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We study mixed boundary value problems, here mainly of Zaremba type for the Laplacian within an edge algebra of boundary value problems. The edge here is the interface of the jump from the Dirichlet to the Neumann condition. In contrast to earlier descriptions of mixed problems within such an edge calculus, cf. (Harutjunjan and Schulze, Elliptic mixed, transmission and singular crack problems, 2008), we focus on new Mellin edge quantisations of the Dirichlet-to-Neumann operator on the Neumann side of the boundary and employ a pseudo-differential calculus of corresponding boundary value problems without the transmission property at the interface. This allows us to construct parametrices for the original mixed problem in a new and transparent way.

Let M be a closed connected spin manifold of dimension 2 or 3 with a fixed orientation and a fixed spin structure. We prove that for a generic Riemannian metric on M the non-harmonic eigenspinors of the Dirac operator are nowhere zero. The proof is based on a transversality theorem and the unique continuation property of the Dirac operator.

In the limit 0 we analyse the generators H of families of reversible jump processes in Rd associated with a class of symmetric non-local Dirichlet-forms and show exponential decay of the eigenfunctions. The exponential rate function is a Finsler distance, given as solution of a certain eikonal equation. Fine results are sensitive to the rate function being C2 or just Lipschitz. Our estimates are analogous to the semiclassical Agmon estimates for differential operators of second order. They generalize and strengthen previous results on the lattice Zd. Although our final interest is in the (sub)stochastic jump process, technically this is a pure analysis paper, inspired by PDE techniques.

We characterize maximal subsemigroups of the monoid T(X) of all transformations on the set X = a"center dot of natural numbers containing a given subsemigroup W of T(X) such that T(X) is finitely generated over W. This paper gives a contribution to the characterization of maximal subsemigroups on the monoid of all transformations on an infinite set.

The injection of fluids is a well-known origin for the triggering of earthquake sequences. The growing number of projects related to enhanced geothermal systems, fracking, and others has led to the question, which maximum earthquake magnitude can be expected as a consequence of fluid injection? This question is addressed from the perspective of statistical analysis. Using basic empirical laws of earthquake statistics, we estimate the magnitude M-T of the maximum expected earthquake in a predefined future time window T-f. A case study of the fluid injection site at Paradox Valley, Colorado, demonstrates that the magnitude m 4.3 of the largest observed earthquake on 27 May 2000 lies very well within the expectation from past seismicity without adjusting any parameters. Vice versa, for a given maximum tolerable earthquake at an injection site, we can constrain the corresponding amount of injected fluids that must not be exceeded within predefined confidence bounds.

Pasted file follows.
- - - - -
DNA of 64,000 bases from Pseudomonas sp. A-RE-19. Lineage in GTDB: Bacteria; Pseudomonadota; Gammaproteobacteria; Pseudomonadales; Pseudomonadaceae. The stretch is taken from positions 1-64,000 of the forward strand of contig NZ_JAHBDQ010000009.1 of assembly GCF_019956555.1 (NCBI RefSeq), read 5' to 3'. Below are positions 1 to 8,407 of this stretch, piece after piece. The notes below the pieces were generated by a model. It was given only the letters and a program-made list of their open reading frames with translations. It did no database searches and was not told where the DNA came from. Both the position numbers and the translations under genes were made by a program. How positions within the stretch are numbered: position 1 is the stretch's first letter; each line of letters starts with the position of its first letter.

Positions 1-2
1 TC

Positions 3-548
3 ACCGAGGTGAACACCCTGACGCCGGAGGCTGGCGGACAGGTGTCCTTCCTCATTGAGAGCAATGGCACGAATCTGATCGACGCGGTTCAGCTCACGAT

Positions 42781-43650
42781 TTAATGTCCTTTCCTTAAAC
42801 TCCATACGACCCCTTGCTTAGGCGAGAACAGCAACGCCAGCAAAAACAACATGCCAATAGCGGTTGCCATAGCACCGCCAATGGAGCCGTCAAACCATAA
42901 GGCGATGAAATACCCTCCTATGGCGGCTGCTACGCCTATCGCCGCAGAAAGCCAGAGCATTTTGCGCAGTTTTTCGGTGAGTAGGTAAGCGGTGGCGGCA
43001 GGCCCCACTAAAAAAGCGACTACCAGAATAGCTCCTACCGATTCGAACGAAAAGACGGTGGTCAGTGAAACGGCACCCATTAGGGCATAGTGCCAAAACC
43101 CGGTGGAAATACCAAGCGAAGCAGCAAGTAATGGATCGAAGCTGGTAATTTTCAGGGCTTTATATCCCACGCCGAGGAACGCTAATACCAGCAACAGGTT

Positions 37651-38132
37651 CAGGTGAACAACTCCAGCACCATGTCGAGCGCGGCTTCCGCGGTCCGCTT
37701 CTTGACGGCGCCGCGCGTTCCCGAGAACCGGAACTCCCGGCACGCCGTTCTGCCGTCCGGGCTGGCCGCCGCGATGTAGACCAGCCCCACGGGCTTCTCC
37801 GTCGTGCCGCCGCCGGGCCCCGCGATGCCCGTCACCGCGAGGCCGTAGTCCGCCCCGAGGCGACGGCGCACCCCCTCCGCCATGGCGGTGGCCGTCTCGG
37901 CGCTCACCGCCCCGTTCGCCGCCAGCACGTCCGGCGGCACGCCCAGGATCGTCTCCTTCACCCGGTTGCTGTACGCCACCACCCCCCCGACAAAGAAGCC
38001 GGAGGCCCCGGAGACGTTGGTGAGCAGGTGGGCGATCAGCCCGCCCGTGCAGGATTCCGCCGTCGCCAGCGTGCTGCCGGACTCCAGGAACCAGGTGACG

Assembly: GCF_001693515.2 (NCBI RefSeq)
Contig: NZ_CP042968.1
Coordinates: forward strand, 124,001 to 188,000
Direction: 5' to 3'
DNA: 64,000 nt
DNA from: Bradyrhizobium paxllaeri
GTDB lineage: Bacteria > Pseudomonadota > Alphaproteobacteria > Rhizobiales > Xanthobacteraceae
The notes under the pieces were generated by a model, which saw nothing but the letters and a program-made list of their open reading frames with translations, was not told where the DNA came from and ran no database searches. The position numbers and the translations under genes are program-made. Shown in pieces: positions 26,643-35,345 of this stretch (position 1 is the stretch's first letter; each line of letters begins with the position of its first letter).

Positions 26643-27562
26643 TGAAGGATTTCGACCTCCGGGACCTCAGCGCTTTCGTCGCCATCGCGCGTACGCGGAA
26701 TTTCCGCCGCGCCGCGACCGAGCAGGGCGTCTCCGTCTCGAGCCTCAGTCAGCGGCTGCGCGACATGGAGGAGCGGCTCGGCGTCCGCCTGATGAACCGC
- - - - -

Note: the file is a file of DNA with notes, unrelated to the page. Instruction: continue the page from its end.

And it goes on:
We describe an iterative method to combine seismicity forecasts. With this method, we produce the next generation of a starting forecast by incorporating predictive skill from one or more input forecasts. For a single iteration, we use the differential probability gain of an input forecast relative to the starting forecast. At each point in space and time, the rate in the next-generation forecast is the product of the starting rate and the local differential probability gain. The main advantage of this method is that it can produce high forecast rates using all types of numerical forecast models, even those that are not rate-based. Naturally, a limitation of this method is that the input forecast must have some information not already contained in the starting forecast. We illustrate this method using the Every Earthquake a Precursor According to Scale (EEPAS) and Early Aftershocks Statistics (EAST) models, which are currently being evaluated at the US testing center of the Collaboratory for the Study of Earthquake Predictability. During a testing period from July 2009 to December 2011 (with 19 target earthquakes), the combined model we produce has better predictive performance - in terms of Molchan diagrams and likelihood - than the starting model (EEPAS) and the input model (EAST). Many of the target earthquakes occur in regions where the combined model has high forecast rates. Most importantly, the rates in these regions are substantially higher than if we had simply averaged the models.

The subject of this paper is solutions of an autoresonance equation. We look for a connection between the parameters of the solution bounded as t -> -infinity, and the parameters of two two-parameter families of solutions as t -> infinity. One family consists of the solutions which are not captured into resonance, and another of those increasing solutions which are captured into resonance. In this way we describe the transition through the separatrix for equations with slowly varying parameters and get an estimate for parameters before the resonance of those solutions which may be captured into autoresonance. (C) 2014 AIP Publishing LLC.

The Runge-Kutta type regularization method was recently proposed as a potent tool for the iterative solution of nonlinear ill-posed problems. In this paper we analyze the applicability of this regularization method for solving inverse problems arising in atmospheric remote sensing, particularly for the retrieval of spheroidal particle distribution. Our numerical simulations reveal that the Runge-Kutta type regularization method is able to retrieve two-dimensional particle distributions using optical backscatter and extinction coefficient profiles, as well as depolarization information.